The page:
Extreme heat expected this weekend, all-time records threatened



Almost the entire state of California will be affected by this heat wave, in addition to the major metropolitan areas of the Southwest. Many daily temperature records will be broken and some all-time records could also be threatened.

“High pressures will continue to dominate the southern Great Basin and the Mojave Desert, producing a major heat wave until early next week,” the National Weather Service (NWS) office in Las Vegas said. “All-time record temperatures will be rivaled or surpassed in some areas.”

While the southwest may be known for its warm temperatures, those numbers are extreme.

A “very high” heat risk, the highest level (4 of 4), was issued for much of California, Nevada, Arizona and Utah. This includes cities such as Sacramento, Bakersfield, and Palm Springs, California; Las Vegas and Phoenix.

“Very high” simply means that the entire population, and not just the elderly or sick, will be at a high risk of heat-related illness due to the long duration of the heat and the lack of relief during the heat. night.

The current state temperature record for Utah is 117 degrees. The city of St. George could meet or exceed that record on Saturday.

Las Vegas recorded a high of 117 degrees on Saturday afternoon. This corresponds to the highest temperature of all time set on July 24, 1942. This peak was reached on three other occasions: July 19, 2005, June 30, 2013 and June 20, 2017.

The National Weather Service is forecasting at least that temperature for Sunday.

Sacramento also has the chance to surpass its record temperature of 114 degrees this weekend.

Death Valley, California, peaked at 130 degrees on Friday, approaching the hottest temperature on record on the globe – 134 degrees at the same location in 1913.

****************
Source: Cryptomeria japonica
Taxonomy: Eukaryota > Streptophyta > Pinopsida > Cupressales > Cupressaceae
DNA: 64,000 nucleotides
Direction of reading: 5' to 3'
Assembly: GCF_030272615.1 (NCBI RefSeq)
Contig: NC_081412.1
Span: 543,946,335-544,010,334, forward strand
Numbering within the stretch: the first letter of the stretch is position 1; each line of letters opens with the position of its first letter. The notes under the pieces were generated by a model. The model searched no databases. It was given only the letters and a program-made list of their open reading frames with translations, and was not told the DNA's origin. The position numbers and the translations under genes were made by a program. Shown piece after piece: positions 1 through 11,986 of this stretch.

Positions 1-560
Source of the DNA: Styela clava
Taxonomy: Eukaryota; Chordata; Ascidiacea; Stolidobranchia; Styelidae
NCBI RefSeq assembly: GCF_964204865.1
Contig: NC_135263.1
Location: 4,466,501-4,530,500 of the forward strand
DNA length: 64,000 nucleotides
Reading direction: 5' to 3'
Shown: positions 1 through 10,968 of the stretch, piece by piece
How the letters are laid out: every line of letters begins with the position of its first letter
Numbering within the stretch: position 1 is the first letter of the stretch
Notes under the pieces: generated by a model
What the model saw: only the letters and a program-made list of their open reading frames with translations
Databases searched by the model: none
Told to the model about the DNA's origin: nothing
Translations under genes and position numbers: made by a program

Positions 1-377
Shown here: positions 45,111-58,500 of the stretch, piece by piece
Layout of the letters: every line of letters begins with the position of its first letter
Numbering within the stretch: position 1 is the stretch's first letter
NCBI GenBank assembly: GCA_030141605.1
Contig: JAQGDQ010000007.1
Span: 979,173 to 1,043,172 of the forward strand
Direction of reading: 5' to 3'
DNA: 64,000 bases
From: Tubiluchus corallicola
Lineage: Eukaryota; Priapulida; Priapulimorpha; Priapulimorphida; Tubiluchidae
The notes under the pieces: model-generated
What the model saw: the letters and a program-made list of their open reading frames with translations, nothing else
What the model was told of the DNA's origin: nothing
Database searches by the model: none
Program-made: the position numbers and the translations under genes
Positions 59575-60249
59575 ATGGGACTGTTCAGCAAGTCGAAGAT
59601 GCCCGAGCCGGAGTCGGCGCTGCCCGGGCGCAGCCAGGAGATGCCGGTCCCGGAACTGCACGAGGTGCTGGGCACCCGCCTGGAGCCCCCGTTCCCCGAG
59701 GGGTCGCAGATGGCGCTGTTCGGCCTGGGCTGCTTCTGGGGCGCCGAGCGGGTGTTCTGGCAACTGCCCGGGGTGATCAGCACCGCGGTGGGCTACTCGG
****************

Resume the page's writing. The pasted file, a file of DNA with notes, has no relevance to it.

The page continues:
Low temperatures in Las Vegas on Saturday and Sunday mornings are expected to be 94 and 93 degrees, respectively. In Phoenix, low temperatures are unlikely to drop below 91 degrees.

This is a problem because these temperatures do not allow the body to cool down successfully at night. The temperature must drop to at least 80 degrees for recovery to begin. In fact, a person can lose up to 2 liters of fluid overnight due to sweating if the temperature does not drop below 85 degrees.

Heat affecting the electricity network

The California Independent System Operator (ISO) on Thursday said in a press release that “extreme temperatures across much of California” could result in a “potential lack of capacity on the state’s power grid.”

Residents were asked to voluntarily conserve electricity between 4 p.m. and 9 p.m. Friday to “ease the strain on the grid during crucial evening hours when solar power is reduced or is no longer available.”

The concern is that since the extreme heat is expected to continue throughout the weekend, this demand will exceed supply. The California ISO has warned that if this happens, rotating power outages will be implemented.

It comes after record heat in June.

Eight states recorded their hottest June on record: Arizona, California, Idaho, Massachusetts, Nevada, New Hampshire, Rhode Island and Utah.

Last month was the hottest June on record for the lower 48 states

Just over 15% of the United States saw all-time highs last month, the highest on record by NOAA.

All-time records were set in the Northwest on June 27-28, including state records in Washington and Oregon. Scientists reported this week that the heat wave in late June in the Pacific Northwest would have been “virtually impossible” without the effect of man-made climate change.

With even more all-time records potentially broken this weekend, the concern is whether the power grid will be able to meet demand.

CNN meteorologists Jennifer Gray, Robert Shackelford and Hannah Gard contributed to this report.


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